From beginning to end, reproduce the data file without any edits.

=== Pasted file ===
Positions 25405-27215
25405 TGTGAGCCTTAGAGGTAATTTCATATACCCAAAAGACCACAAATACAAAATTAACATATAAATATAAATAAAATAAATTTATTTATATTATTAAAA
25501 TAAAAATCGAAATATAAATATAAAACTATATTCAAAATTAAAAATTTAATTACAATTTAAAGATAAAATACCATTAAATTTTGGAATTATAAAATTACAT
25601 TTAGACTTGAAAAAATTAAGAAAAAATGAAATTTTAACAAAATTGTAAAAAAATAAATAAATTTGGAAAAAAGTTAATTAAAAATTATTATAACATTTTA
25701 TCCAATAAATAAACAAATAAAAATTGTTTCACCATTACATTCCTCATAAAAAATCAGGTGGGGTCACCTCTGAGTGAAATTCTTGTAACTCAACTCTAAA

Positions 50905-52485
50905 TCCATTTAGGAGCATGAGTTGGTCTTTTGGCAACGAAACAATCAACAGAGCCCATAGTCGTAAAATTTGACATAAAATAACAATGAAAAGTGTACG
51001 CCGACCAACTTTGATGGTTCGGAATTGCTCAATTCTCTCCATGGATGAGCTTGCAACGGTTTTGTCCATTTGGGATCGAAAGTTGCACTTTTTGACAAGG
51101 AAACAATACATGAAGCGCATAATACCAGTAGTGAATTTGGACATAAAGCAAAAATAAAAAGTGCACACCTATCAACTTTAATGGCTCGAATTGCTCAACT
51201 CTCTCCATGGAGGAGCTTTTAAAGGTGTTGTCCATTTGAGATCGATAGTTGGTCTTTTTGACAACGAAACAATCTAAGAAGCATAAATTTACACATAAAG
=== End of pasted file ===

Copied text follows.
Positions 25405-27215
25405 TGTGAGCCTTAGAGGTAATTTCATATACCCAAAAGACCACAAATACAAAATTAACATATAAATATAAATAAAATAAATTTATTTATATTATTAAAA
25501 TAAAAATCGAAATATAAATATAAAACTATATTCAAAATTAAAAATTTAATTACAATTTAAAGATAAAATACCATTAAATTTTGGAATTATAAAATTACAT
25601 TTAGACTTGAAAAAATTAAGAAAAAATGAAATTTTAACAAAATTGTAAAAAAATAAATAAATTTGGAAAAAAGTTAATTAAAAATTATTATAACATTTTA
25701 TCCAATAAATAAACAAATAAAAATTGTTTCACCATTACATTCCTCATAAAAAATCAGGTGGGGTCACCTCTGAGTGAAATTCTTGTAACTCAACTCTAAA

Positions 50905-52485
50905 TCCATTTAGGAGCATGAGTTGGTCTTTTGGCAACGAAACAATCAACAGAGCCCATAGTCGTAAAATTTGACATAAAATAACAATGAAAAGTGTACG
51001 CCGACCAACTTTGATGGTTCGGAATTGCTCAATTCTCTCCATGGATGAGCTTGCAACGGTTTTGTCCATTTGGGATCGAAAGTTGCACTTTTTGACAAGG
51101 AAACAATACATGAAGCGCATAATACCAGTAGTGAATTTGGACATAAAGCAAAAATAAAAAGTGCACACCTATCAACTTTAATGGCTCGAATTGCTCAACT
51201 CTCTCCATGGAGGAGCTTTTAAAGGTGTTGTCCATTTGAGATCGATAGTTGGTCTTTTTGACAACGAAACAATCTAAGAAGCATAAATTTACACATAAAG